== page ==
with PO43 peaks at around 1090, 1020, 602 and 568 cm 1. The split
bands mainly at 1020 and 1090 cm 1 seem to agree with the formation

of a well crystallized apatite. A more detailed analysis permits one to


deduce the presence of carbonate as a peak at 1460 cm 1 was observed
for both FT-IR spectra, because CO2 in air dissolved in the electrodeposition process. So the comparison of the FT-IR results demonstrates

Fig. 8. The SEM micrographs of CaP coating deposited on 316L SS by pulsed electrodeposition method (a) low current density with small off time, (b) low current density with
longer off time, (c) high current density with small off time and (d) high current density with longer off time.

D. Gopi et al. / Surface & Coatings Technology 206 (2012) 28592869

that the presence of an optimized concentration of H2O2 favors the HAP


formation in the electrodeposition process.

3.3. Scanning electron microscopy (SEM)


Fig. 7 shows the evaluation of the surface morphologies of asdeposited coatings at 0.5 mA/cm 2 with various concentrations of
H2O2 into the electrolyte. When the concentration of H2O2 was
600 ppm, as shown in Fig. 7(a) the crystallized coating consists of
ake like morphology which grows outward and disorderly. Upon increasing the H2O2 concentration to 1000 ppm, the coating morphology seems to be broken like glass piece (Fig. 7(b)) as the sample still
contains brushite. However, the formation of ake like crystals loosely
stacked with each other bearing pores in between them was observed
at 2000 ppm of H2O2 as presented in Fig. 7(c). At a level of 3000 ppm
concentration of H2O2, no improvement in the coating to the substrate
was observed (Fig. 7(d)). A gel like coating was formed that slipped
off from the 316L SS substrate when rinsed with distilled water. At
this concentration, the rate of hydroxyl ion generation is faster than
the rate of OH ion consumption by the hydrolysis reaction at the
electrode so that, the OH ions move away from the electrode surface
towards the electrolyte, this is the reason why the poor adhesion of
the deposits resulted [47]. Although, the coating morphology was better
below 2000 ppm of H2O2 concentration, mixed phases of CaP were
obtained as also detected by XRD results previously discussed (see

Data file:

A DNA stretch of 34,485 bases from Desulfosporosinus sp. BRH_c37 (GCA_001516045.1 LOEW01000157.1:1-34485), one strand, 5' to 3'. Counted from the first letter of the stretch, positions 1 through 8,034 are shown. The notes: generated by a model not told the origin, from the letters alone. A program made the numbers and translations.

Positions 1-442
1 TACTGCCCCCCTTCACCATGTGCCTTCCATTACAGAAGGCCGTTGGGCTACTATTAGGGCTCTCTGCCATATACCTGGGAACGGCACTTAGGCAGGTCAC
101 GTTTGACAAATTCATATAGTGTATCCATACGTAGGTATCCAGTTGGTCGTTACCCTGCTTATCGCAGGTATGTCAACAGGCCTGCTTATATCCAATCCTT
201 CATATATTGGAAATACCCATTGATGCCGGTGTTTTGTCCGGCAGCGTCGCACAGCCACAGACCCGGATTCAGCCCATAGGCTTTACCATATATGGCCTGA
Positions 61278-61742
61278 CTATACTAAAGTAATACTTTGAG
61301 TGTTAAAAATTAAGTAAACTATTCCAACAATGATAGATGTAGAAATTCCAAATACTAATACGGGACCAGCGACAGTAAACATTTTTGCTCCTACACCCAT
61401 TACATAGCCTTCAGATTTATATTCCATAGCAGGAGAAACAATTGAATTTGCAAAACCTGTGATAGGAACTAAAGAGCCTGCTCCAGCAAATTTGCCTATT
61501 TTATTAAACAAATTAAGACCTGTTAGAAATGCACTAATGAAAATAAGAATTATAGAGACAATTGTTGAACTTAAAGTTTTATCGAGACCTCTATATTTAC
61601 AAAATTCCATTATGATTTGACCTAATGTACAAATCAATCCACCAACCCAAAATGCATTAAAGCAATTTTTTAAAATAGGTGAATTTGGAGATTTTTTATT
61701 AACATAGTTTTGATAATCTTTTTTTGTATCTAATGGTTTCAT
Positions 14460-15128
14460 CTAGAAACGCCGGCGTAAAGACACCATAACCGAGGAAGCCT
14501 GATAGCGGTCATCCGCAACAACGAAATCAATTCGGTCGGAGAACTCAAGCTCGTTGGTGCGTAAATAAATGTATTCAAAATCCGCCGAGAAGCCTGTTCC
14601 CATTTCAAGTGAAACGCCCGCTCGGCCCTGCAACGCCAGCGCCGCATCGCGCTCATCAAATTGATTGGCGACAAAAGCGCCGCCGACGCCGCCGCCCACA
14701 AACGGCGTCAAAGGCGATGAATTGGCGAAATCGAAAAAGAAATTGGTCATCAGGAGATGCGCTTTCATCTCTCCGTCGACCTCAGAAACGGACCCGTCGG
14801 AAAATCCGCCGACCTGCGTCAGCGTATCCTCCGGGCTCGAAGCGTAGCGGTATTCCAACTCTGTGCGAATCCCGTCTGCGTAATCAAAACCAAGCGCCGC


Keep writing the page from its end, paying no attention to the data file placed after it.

Fig. 4). Therefore based on the XRD and SEM results the optimum concentration of H2O2 for obtaining the phase pure and uniform morphology of HAP was found to be 2000 ppm.
Fig. 8 illustrates the surface morphology of as-deposited HAP coatings obtained at a pulsed off-time either 1 s or 2 s at two different
peak current densities of 0.5 mA/cm 2 and 3 mA/cm 2. It can be seen
in Fig. 8(a) that at low current density and low pulsed off-time
(0.5 mA/cm 2, 1 s), the coating exhibited a plate-like morphology
interweave with each other and the visual porosity level seems to
be dramatically lower than those obtained from direct continuous
current electrodeposition method (See Fig. 7(c)). While, the pulsed
off time was incremented to 2 s, the surface of the coating became
uniform, smooth and coherent and the morphology of the coating
consists of plate-like crystals stacking rigidly with other to the alloy
substrate as shown in Fig. 8(b). As can be seen in Fig. 8(c) for a higher
peak current density and lower off-time (3 mA/cm 2, 1 s), the coating
that consists of needle shaped crystals was formed with pores in
between. The micrograph in Fig. 8(d) showed that for a longer offtime an increase in the peak current density resulted in a less compact
surface as the structure showed irregular akes. Additionally, small
grains that lay on the top of the akes revealed a re-crystallization process. If the micrographs are compared in Fig. 8, then the inuence of the
peak current density on the surface morphology of the HAP deposits can
be seen. The micrograph obtained by lower current density 0.5 mA/cm 2
shows a more compact uniform plate-like morphology than those
observed at a higher current density 3 mA/cm2.
If the pulsed off time is considered as the period the adsorption
and desorption of several species, originating from the electrolyte,
determine the surface diffusion of the new ions, which affects